After 20 years of privatization, Moncton city council has the opportunity to take back control of the city’s drinking water treatment plant. On Monday, May 7, CUPE called on the city to develop a plan to run and maintain this vital public facility in house.

CUPE 51, representing Moncton’s outside municipal workers, is leading the campaign. The delegation to city council included Leo Melanson, president of CUPE 51, Gabrielle Ross-Marquette, CUPE Maritimes researcher, and Pamela Ross, chairperson of the Moncton chapter of the Council of Canadians.

Moncton’s drinking water plant was privatized in a public-private partnership 20 years ago. That contract expires soon.

The city has started looking for corporations to bid on a new 15-year operating contract. But it’s not too late to change direction.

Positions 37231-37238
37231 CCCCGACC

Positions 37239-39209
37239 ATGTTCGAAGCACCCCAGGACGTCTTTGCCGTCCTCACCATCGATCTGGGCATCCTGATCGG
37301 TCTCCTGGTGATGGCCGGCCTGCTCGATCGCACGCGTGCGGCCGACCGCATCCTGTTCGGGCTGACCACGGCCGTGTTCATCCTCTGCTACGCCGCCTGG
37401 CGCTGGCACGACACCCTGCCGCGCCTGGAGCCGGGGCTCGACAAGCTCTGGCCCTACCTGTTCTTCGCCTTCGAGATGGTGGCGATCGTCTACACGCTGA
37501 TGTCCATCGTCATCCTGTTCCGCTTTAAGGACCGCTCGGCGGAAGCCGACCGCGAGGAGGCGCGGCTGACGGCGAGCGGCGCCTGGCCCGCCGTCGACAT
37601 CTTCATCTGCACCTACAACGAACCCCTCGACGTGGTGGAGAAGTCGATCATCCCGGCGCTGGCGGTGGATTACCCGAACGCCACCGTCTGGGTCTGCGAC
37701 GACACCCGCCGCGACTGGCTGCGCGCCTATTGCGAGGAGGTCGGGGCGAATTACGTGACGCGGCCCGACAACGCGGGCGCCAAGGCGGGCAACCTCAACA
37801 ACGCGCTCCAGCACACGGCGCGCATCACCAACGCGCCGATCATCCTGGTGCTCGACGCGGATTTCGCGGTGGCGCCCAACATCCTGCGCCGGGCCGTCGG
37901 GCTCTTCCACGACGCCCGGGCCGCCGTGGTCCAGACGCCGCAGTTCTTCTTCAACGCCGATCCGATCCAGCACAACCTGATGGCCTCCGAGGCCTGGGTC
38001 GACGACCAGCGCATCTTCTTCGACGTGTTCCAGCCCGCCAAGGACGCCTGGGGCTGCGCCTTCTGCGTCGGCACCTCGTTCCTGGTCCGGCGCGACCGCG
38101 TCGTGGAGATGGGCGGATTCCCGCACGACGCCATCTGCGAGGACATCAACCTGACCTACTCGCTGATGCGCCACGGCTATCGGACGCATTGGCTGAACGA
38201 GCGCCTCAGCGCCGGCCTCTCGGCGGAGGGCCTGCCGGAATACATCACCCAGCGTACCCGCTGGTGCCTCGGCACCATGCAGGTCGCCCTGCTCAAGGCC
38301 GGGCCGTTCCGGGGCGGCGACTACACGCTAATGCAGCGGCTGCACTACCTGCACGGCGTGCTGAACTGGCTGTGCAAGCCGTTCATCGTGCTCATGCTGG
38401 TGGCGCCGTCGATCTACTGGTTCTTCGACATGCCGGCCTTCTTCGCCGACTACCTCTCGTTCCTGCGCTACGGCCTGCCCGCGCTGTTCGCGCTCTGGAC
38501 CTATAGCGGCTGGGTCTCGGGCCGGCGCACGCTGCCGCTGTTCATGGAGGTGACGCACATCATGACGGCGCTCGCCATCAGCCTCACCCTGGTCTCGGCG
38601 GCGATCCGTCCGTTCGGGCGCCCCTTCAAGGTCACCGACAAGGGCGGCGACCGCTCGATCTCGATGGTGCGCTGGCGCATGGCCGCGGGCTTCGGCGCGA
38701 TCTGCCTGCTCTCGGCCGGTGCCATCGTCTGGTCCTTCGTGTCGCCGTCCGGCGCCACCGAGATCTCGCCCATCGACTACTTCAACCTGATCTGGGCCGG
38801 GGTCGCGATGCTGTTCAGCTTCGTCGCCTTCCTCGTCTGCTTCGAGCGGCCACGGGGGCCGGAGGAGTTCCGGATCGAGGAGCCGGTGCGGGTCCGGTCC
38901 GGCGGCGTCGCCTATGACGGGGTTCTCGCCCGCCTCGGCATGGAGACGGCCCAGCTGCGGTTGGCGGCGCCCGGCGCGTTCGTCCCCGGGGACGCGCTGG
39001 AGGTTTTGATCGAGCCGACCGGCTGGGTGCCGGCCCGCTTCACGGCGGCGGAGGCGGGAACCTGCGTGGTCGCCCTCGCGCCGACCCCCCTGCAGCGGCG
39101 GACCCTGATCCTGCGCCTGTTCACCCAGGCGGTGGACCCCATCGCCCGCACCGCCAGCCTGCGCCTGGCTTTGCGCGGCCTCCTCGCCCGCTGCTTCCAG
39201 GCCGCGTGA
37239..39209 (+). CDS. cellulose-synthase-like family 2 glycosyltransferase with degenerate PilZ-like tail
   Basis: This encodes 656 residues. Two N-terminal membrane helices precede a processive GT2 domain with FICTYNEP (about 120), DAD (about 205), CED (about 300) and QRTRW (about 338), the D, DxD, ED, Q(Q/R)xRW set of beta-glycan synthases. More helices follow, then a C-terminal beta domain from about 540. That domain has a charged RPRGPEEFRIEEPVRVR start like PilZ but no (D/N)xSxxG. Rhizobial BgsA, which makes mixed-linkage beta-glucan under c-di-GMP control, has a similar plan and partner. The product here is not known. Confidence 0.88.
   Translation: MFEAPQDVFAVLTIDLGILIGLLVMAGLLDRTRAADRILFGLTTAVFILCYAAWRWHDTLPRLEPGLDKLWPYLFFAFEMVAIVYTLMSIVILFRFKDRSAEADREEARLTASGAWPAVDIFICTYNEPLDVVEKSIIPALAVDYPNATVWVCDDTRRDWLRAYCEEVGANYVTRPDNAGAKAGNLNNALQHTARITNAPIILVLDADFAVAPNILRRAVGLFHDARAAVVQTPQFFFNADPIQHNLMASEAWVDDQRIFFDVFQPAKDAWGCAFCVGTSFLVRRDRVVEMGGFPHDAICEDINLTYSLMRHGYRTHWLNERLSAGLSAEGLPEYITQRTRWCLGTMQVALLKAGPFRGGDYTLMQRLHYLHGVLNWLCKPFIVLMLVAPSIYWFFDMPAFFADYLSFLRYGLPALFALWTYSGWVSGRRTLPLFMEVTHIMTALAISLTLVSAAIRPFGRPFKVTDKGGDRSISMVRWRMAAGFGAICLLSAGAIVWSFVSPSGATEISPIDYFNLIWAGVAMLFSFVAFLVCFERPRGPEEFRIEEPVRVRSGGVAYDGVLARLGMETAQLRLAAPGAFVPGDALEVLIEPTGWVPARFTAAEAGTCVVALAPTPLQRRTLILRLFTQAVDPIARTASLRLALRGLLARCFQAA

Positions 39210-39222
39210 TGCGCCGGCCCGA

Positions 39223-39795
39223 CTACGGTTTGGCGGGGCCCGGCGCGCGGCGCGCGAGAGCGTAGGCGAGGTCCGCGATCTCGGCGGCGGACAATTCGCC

Ross-Marquette’s presentation to council highlighted Canadian communities that have taken back public control and operation of water services. She urged council to slow down and fully study the benefits of in-house operation.

Last week, Melanson made the case for a fully public water plant in a column published in the Moncton Times & Transcript, and Acadie Nouvelle.

Instead of seizing the opportunity to save money and operate the plant publicly, the city is going down the same expensive path of privatized operation and maintenance.

Council of Canadians chapter chairperson Ross described how she and other volunteers were turned away by private management at the water plant when they tried to share information about a toxic pesticide being used in the watershed. She said a publicly-run utility would have listened and responded to concerns about the impact on Moncton’s drinking water.

The message from CUPE and our allies is clear: the water plant serves us well. We own it, now let’s run it too.